Comments

jordy says:

January 18, 2010 : 6 years 36 weeks ago

jordy's picture

Oh Tomāto Tomäto! Just the thought of your delicious vegetables has ruined other groceries for me. Nice article Christy, you totally sold me, and I can’t wait to get out there.

Like anyone else, though, I’m sometimes a creature of convenience. No Frills is just down the street from me, so if I need some quick dinner food, that’s where I turn.

Yesterday, I stopped by and came out with some decent looking vegetables. However, this eggplant sort of confused me. As you can see, it’s a perfectly good, healthy, purple eggplant. Why does it need to be completely wrapped in plastic? I’m not even trying to be a punk.

Seriously, what does the plastic do? Does it prevent bruising? Does it ward off parasites and make the veggie last longer? I’m sure there is some reason behind it, but it’s just one more thing keeping me from feeling any connection with my food. And it’s more waste.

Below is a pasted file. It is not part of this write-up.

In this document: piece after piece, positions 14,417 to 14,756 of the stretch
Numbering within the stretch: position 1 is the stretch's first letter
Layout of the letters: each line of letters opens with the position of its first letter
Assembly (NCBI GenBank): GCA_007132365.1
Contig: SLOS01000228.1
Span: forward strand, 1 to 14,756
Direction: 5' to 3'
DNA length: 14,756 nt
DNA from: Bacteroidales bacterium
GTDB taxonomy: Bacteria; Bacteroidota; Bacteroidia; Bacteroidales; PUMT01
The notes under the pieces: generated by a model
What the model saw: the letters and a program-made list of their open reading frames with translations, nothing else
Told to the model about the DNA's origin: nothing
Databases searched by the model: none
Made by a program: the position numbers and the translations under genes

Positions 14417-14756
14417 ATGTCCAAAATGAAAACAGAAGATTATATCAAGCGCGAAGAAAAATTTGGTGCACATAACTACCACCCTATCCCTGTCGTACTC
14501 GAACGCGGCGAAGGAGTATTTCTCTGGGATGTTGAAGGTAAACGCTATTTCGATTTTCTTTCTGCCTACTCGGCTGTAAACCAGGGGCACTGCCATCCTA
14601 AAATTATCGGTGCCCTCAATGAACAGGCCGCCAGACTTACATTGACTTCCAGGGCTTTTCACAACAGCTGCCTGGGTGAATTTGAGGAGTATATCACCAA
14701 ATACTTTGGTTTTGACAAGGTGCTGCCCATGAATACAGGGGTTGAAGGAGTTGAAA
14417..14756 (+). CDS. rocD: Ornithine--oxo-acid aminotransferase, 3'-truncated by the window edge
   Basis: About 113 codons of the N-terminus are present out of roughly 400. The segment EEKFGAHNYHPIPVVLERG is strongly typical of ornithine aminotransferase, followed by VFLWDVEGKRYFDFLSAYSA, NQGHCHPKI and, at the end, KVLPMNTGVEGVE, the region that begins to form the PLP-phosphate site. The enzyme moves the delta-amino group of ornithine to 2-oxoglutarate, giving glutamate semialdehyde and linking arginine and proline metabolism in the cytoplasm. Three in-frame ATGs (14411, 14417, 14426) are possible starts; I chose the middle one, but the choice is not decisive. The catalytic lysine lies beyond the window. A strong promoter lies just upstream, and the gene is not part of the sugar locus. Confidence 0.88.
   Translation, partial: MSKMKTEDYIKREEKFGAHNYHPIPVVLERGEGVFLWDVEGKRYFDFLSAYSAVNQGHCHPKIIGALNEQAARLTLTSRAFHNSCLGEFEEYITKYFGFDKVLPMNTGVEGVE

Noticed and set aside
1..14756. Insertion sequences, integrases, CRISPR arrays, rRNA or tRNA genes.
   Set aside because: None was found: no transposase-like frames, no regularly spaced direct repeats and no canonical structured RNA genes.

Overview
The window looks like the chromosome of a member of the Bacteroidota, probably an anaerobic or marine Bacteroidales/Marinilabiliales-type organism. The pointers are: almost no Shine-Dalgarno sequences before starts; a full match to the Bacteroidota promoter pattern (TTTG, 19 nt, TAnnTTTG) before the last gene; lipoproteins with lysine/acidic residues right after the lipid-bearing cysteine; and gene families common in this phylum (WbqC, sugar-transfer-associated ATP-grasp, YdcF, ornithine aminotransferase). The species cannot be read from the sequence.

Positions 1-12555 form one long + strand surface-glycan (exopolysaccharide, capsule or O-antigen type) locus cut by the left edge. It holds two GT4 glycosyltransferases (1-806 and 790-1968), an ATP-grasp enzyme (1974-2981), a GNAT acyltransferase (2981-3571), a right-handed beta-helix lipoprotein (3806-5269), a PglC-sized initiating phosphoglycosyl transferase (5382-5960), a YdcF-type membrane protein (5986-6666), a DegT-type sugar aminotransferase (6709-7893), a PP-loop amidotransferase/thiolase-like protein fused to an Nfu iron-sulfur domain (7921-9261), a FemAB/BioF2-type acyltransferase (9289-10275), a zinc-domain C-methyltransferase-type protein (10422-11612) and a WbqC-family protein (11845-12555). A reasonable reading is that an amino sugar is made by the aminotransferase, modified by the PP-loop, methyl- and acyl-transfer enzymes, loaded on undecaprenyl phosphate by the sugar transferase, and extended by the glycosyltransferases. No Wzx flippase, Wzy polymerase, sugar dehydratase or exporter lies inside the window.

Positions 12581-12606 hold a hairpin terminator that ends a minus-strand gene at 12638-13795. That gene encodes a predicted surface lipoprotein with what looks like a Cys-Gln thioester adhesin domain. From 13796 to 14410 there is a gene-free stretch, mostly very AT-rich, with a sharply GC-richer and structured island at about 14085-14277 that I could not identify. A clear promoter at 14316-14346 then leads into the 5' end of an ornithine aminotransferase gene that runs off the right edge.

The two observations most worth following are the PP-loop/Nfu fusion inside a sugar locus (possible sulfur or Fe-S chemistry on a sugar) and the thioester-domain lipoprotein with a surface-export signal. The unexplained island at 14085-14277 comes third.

Another day oh Tomāto Tomäto, your beautiful vegatables will be mine! Until then, I’m eating plastic eggplant.

jrandall01 says:

January 25, 2010 : 6 years 35 weeks ago

jrandall01's picture

Great article! I’ve always wondered what that place was, but now I know. I stopped in today and bought tomatoes, honey, salsa and ostrich burgers. I don’t eat beef so I’m definitely excited to try the ostrich burgers as a new alternative. The ostrich eggs were HUGE, but I’m not sure I’m ready to tackle preparing those yet. They are getting a new shipment of vegetables soon they said so I will have to stop back in a week to see what they have.

morgan says:

January 25, 2010 : 6 years 35 weeks ago

morgan's picture

Christy, I think you should teach Jeff how to cook Ostrich eggs.. that’s an article I’d like to see! I think Omaha.net could provide video coverage :)